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March 28, 2017 at 6:33 am

Near and above treeline, MODERATE avalanche danger exists.  Strong and variable winds have created fresh wind slabs in leeward terrain, primarily on Mount Shasta between 9,000-12,000ft on easterly aspects.  Natural avalanches are unlikely, while human triggered avalanches remain possible. Below treeline, the avalanche danger is LOW.   

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March 27, 2017 at 6:50 am

The avalanche danger is MODERATE near treeline and above treeline.  Wind slabs exist in leeward terrain, primarily on S-SE-E-NE-N aspects. Precipitation will taper off by the early afternoon, but steady, westerly winds will continue. Watch for blowing snow and fresh wind slab development throughout the day. The avalanche danger is LOW below treeline.      

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March 26, 2017 at 6:06 am

LOW danger this morning will rise to MODERATE with brief windows of CONSIDERABLE avalanche danger today. New wind slabs are possible near and above treeline due to gusty west/southwest winds and fresh snow. Pay attention to areas where blowing snow is observed. Evaluate the snow carefully and identify features of concern.

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March 25, 2017 at 6:21 am

Above 6,500 feet, a foot of new snow over the past 36 hours accompanied by strong westerly winds has contributed to several avalanche problems for today. Human triggered avalanches are possible. Expect overall MODERATE avalanche danger for most aspects and elevations with CONSIDERABLE danger on leeward, NE-E-SE aspects above treeline. Slopes greater than 35 degrees should be approached with caution. Be able to make solid snow observations and don't ignore obvious signs of avalanche danger!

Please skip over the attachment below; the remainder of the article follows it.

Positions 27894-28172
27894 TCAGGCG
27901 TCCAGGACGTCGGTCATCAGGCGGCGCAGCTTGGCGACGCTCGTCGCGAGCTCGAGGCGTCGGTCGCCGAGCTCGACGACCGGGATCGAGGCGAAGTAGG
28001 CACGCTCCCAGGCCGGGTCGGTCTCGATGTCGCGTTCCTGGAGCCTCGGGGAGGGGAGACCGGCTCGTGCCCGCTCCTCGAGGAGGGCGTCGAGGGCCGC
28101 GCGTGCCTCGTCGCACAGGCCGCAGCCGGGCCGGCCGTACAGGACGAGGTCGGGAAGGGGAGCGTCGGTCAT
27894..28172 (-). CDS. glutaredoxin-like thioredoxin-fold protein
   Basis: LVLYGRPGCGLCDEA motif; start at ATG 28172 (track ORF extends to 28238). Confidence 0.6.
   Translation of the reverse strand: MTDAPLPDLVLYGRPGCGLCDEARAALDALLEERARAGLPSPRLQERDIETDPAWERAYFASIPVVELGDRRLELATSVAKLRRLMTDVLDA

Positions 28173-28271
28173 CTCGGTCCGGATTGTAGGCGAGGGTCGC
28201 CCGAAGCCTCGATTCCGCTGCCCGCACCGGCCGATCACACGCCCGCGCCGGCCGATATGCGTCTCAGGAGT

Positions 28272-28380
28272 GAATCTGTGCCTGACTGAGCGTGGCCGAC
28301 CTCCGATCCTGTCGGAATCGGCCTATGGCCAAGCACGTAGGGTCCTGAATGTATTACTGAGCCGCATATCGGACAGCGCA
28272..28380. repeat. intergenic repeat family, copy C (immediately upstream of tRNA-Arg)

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March 24, 2017 at 6:37 am

Wind slab avalanches will be likely for human trigger today above treeline due to new snow and windy conditions. Expect CONSIDERABLE danger above treeline in exposed areas, along ridgelines and near the edges of open bowls. Some isolated, exposed areas near treeline could experience CONSIDERABLE danger as well, however near treeline MODERATE danger will prevail overall. Below treeline, avalanche danger is LOW. 

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March 23, 2017 at 6:45 am

Avalanche danger is CONSIDERABLE above treeline, MODERATE near treeline, and LOW below treeline. Up to 17 inches of snow was received during the storms beginning on Monday afternoon. Above 8000' wind slabs exist and will continue to be loaded with blowing snow and new snow tonight. When venturing into terrain that is steeper than 30 degrees, pay attention. Avalanches are possible and likely on slopes covered with snow transported by the wind. 

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March 22, 2017 at 7:45 am

Avalanche danger is CONSIDERABLE near and above treeline.  With 11 inches of new snow and poor bonding between the new snow and an underlying crust, wind slabs on leeward slopes will be sensitive to human trigger. With 4 inches of additional snow today and continued wind transport, natural avalanches are possible. Watch out for sloughing snow as well. Though less likely, isolated slabs could be encountered below treeline on slopes greater than 35 degrees. Below treeline, avalanche danger is MODERATE.

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March 21, 2017 at 6:46 am

The avalanche danger is CONSIDERABLE above treeline and MODERATE near treeline.  New snow and strong southeast winds have allowed wind slabs to form in lee areas near and above treeline, with the most dangerous conditions in alpine terrain above 9000ft.  Snowfall will continue as freezing levels lower, and backcountry travelers should carefully evaluate changing conditions throughout the day.  LOW avalanche danger exists below treeline.     

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March 20, 2017 at 6:21 am

The avalanche danger is MODERATE on all aspects above treeline. Variable winds have redistributed the recent snow in the alpine, creating fresh wind slabs on lee slopes and terrain features, primarily above 9000ft. LOW avalanche danger exists near treeline and below treeline.

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March 19, 2017 at 6:39 am

MODERATE danger exists above treeline on all aspects.  New snow over the past 24 hours paired with strong and variable winds has formed fresh wind slabs in leeward terrain features, primarily above 9000ft.  The avalanche danger near treeline and below treeline is LOW.